At m3ter, our first customers were specifically recruited as design partners while we were in stealth. By taking this approach, we found them to be more understanding and forgiving, as well as more engaged in the design process. We talked about what we were hoping to build and what problems we intended to solve, selling them on the idea rather than the product. And we made it clear to them that they weren’t yet fully-fledged customers.
It was really important while engaging with these partners, that we created a continuous feedback process so our team could go back and iterate as our product was being used and tested. We’d ask them what was missing and where pain points still existed for them, rather than focusing on bugs or other minor wrinkles in the product.
Another step that worked well, and others may find helpful, has been joining relevant community groups where SaaS leaders are able to speak openly with us about the problems they face.
With a strong feedback loop in place, we set up semi-autonomous product squads in our team that each “owned” a customer problem or outcome that would determine the direction of our future roadmap.
Take a Holistic View
A potential “gotcha” is to focus too narrowly on features and lose sight of the overall experience. You want to ensure your MVP doesn’t just work but is also valuable. So as well as functionality, you need to consider how usable your product is, and how well adapted it is to solving use cases in practice.
Echoing the points above, this requires an intimate understanding of your users so you need to have champions of their perspectives in the team. We tend to lean into our Product people to provide this and have also experimented successfully with hybrid product or tech writer roles that are dedicated to the overall product discovery and onboarding experience. But it can come from anywhere.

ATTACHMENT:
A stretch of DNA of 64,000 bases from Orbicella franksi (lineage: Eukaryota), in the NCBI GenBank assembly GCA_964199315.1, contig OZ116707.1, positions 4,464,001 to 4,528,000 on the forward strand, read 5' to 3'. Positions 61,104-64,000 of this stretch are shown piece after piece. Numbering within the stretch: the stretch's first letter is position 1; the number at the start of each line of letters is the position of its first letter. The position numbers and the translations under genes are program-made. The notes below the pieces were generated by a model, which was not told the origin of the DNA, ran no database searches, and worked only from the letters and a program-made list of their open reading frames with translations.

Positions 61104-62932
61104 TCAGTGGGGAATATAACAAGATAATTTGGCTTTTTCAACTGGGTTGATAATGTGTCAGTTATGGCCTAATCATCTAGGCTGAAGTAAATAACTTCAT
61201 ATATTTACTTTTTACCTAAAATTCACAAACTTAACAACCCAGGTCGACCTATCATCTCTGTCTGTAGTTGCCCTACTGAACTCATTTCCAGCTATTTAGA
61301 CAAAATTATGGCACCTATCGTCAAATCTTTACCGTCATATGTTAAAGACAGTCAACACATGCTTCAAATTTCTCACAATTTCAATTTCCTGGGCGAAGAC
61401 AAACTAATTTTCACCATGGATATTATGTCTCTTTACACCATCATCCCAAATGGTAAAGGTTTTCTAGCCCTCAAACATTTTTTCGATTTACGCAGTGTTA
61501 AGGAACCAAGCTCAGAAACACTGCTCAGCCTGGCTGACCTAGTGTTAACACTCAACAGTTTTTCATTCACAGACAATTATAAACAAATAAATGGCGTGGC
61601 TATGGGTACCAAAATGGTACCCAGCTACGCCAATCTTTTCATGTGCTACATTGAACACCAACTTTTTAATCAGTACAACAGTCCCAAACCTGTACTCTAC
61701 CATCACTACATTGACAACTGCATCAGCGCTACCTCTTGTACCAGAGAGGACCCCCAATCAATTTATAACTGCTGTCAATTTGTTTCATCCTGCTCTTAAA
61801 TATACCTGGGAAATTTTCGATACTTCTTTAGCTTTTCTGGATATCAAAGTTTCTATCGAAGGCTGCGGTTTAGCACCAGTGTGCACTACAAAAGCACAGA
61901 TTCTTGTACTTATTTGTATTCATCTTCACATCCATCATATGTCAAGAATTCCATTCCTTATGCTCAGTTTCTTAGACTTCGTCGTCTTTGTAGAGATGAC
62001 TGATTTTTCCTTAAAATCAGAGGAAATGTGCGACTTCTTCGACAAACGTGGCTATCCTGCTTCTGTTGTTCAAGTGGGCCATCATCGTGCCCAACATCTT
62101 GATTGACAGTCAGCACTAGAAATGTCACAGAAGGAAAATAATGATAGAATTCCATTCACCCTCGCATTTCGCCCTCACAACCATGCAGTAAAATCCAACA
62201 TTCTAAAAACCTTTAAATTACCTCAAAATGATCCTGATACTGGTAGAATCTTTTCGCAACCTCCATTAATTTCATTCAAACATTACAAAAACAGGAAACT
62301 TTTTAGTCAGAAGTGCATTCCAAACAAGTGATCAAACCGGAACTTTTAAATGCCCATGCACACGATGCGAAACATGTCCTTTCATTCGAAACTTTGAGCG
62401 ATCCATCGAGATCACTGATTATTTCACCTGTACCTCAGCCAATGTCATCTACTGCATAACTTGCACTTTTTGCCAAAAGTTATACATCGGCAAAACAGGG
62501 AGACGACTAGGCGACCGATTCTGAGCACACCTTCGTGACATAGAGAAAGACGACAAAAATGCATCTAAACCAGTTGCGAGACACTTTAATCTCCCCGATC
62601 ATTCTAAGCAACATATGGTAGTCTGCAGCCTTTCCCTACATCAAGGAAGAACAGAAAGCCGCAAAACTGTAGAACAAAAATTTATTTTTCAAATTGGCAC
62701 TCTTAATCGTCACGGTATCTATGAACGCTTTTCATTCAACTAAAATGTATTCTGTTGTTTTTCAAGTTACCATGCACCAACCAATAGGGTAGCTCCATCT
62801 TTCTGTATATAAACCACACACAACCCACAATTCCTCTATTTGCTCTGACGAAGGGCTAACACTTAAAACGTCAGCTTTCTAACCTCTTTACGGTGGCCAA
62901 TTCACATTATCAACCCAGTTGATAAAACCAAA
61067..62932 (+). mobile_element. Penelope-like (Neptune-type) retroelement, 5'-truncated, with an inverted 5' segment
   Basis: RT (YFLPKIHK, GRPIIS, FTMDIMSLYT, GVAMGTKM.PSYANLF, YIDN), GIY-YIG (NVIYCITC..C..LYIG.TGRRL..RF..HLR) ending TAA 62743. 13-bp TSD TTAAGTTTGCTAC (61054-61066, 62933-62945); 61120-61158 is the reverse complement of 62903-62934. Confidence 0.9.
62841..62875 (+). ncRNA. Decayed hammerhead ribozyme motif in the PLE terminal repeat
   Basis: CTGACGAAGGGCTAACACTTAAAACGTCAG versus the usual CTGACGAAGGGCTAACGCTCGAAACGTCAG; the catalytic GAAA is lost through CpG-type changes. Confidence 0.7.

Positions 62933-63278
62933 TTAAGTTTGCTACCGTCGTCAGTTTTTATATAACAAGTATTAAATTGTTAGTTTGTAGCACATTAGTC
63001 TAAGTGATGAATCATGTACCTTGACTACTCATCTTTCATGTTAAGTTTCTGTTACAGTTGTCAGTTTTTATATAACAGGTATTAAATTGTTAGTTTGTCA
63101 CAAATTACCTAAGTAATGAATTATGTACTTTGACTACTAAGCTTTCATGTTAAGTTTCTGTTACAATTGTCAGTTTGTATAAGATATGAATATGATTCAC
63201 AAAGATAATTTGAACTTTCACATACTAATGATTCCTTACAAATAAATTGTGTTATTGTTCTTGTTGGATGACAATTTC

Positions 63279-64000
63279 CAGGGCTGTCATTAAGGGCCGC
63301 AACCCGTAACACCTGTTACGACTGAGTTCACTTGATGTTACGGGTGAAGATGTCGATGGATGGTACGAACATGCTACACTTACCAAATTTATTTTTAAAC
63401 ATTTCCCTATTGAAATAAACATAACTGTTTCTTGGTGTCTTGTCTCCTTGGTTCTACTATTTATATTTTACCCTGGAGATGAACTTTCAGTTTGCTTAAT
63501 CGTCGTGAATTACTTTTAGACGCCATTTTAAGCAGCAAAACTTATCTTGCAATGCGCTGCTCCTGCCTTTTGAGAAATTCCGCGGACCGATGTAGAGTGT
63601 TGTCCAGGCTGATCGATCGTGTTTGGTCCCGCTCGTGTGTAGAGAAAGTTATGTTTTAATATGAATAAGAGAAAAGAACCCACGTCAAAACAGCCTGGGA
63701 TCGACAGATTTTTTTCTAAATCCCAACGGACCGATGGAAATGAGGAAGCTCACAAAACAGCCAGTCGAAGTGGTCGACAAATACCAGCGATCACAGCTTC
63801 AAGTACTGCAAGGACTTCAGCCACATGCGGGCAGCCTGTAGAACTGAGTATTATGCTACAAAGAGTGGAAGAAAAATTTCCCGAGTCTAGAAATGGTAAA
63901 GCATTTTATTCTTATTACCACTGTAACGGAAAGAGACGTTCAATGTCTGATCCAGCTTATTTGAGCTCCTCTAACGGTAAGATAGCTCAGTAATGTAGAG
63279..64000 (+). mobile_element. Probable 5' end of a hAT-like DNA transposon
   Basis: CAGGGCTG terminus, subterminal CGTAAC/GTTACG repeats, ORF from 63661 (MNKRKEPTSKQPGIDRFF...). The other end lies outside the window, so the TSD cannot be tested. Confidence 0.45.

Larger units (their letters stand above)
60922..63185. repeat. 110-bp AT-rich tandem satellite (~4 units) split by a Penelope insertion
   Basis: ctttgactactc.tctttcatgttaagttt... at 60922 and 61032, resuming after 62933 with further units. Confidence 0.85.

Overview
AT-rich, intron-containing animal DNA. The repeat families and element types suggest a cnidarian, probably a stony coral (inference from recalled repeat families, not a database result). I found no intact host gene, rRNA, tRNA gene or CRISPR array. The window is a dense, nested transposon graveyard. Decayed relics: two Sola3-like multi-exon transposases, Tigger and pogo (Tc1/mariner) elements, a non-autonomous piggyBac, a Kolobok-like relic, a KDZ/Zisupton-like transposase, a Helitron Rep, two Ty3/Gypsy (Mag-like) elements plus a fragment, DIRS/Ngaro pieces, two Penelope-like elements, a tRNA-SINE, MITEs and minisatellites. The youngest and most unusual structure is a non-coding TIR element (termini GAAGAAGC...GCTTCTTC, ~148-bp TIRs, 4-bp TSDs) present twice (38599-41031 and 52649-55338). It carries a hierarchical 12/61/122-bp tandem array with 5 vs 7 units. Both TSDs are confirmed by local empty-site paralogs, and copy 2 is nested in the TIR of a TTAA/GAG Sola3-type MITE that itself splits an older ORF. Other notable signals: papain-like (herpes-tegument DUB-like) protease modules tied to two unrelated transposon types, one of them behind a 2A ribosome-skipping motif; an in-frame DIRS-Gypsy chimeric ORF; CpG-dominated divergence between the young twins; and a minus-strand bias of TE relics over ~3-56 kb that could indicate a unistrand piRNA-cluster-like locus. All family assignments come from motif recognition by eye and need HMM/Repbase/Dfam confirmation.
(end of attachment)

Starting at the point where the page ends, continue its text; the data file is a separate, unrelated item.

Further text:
Take Everyone Along with You
Fast iteration is crucial in this phase, so you should have regular showcases and status updates within the team so that there’s a shared sense of what has been delivered, awareness of research findings and customer feedback, and alignment on where the focus needs to be applied next.
I’d also suggest making these informal because, in my experience, that ensures better engagement. It’s an inherently messy process, so keeping things casual reflects that and allows for levity and celebration. One inspiring story I’ve heard involves a startup holding ‘open house’ demo sessions on Friday afternoons to which friends and family are welcome – which was apparently grounding, fun, motivating, and something I’d love to experiment with.
Getting off the Ground
An MVP is the most effective way to deliver a product that is desired, needed and valued by its customers. Product visions and aspirations are all very well, but it is powerful to be able to launch from stealth with happy customers already using your product to solve real pain points.
An MVP is also a great way to form and galvanize your team — an attainable short-term goal that is a powerful catalyst for engagement and problem-solving. Plus putting an early score on the board is a great morale booster.
Yes, it can be messy. But if you approach the process with an open mind and a willingness to experiment, that can be part of the fun.